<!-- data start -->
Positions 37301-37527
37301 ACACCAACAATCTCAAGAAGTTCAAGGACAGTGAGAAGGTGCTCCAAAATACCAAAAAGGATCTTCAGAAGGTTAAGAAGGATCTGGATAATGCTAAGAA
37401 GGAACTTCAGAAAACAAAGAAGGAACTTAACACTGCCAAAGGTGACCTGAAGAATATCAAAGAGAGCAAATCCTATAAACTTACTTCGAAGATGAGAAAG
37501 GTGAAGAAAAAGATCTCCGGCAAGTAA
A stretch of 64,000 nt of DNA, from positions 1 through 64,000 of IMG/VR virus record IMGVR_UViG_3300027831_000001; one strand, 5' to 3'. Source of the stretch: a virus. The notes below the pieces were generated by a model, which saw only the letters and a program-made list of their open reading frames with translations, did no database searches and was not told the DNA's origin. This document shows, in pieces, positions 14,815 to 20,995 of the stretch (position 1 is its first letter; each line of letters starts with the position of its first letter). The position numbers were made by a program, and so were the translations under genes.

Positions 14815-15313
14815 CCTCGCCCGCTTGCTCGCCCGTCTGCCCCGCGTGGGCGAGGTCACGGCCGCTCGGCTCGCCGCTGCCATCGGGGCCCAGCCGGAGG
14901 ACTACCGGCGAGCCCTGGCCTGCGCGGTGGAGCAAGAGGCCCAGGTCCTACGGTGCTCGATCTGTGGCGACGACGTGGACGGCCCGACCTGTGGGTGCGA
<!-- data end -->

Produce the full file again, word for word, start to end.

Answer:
Positions 37301-37527
37301 ACACCAACAATCTCAAGAAGTTCAAGGACAGTGAGAAGGTGCTCCAAAATACCAAAAAGGATCTTCAGAAGGTTAAGAAGGATCTGGATAATGCTAAGAA
37401 GGAACTTCAGAAAACAAAGAAGGAACTTAACACTGCCAAAGGTGACCTGAAGAATATCAAAGAGAGCAAATCCTATAAACTTACTTCGAAGATGAGAAAG
37501 GTGAAGAAAAAGATCTCCGGCAAGTAA
A stretch of 64,000 nt of DNA, from positions 1 through 64,000 of IMG/VR virus record IMGVR_UViG_3300027831_000001; one strand, 5' to 3'. Source of the stretch: a virus. The notes below the pieces were generated by a model, which saw only the letters and a program-made list of their open reading frames with translations, did no database searches and was not told the DNA's origin. This document shows, in pieces, positions 14,815 to 20,995 of the stretch (position 1 is its first letter; each line of letters starts with the position of its first letter). The position numbers were made by a program, and so were the translations under genes.

Positions 14815-15313
14815 CCTCGCCCGCTTGCTCGCCCGTCTGCCCCGCGTGGGCGAGGTCACGGCCGCTCGGCTCGCCGCTGCCATCGGGGCCCAGCCGGAGG
14901 ACTACCGGCGAGCCCTGGCCTGCGCGGTGGAGCAAGAGGCCCAGGTCCTACGGTGCTCGATCTGTGGCGACGACGTGGACGGCCCGACCTGTGGGTGCGA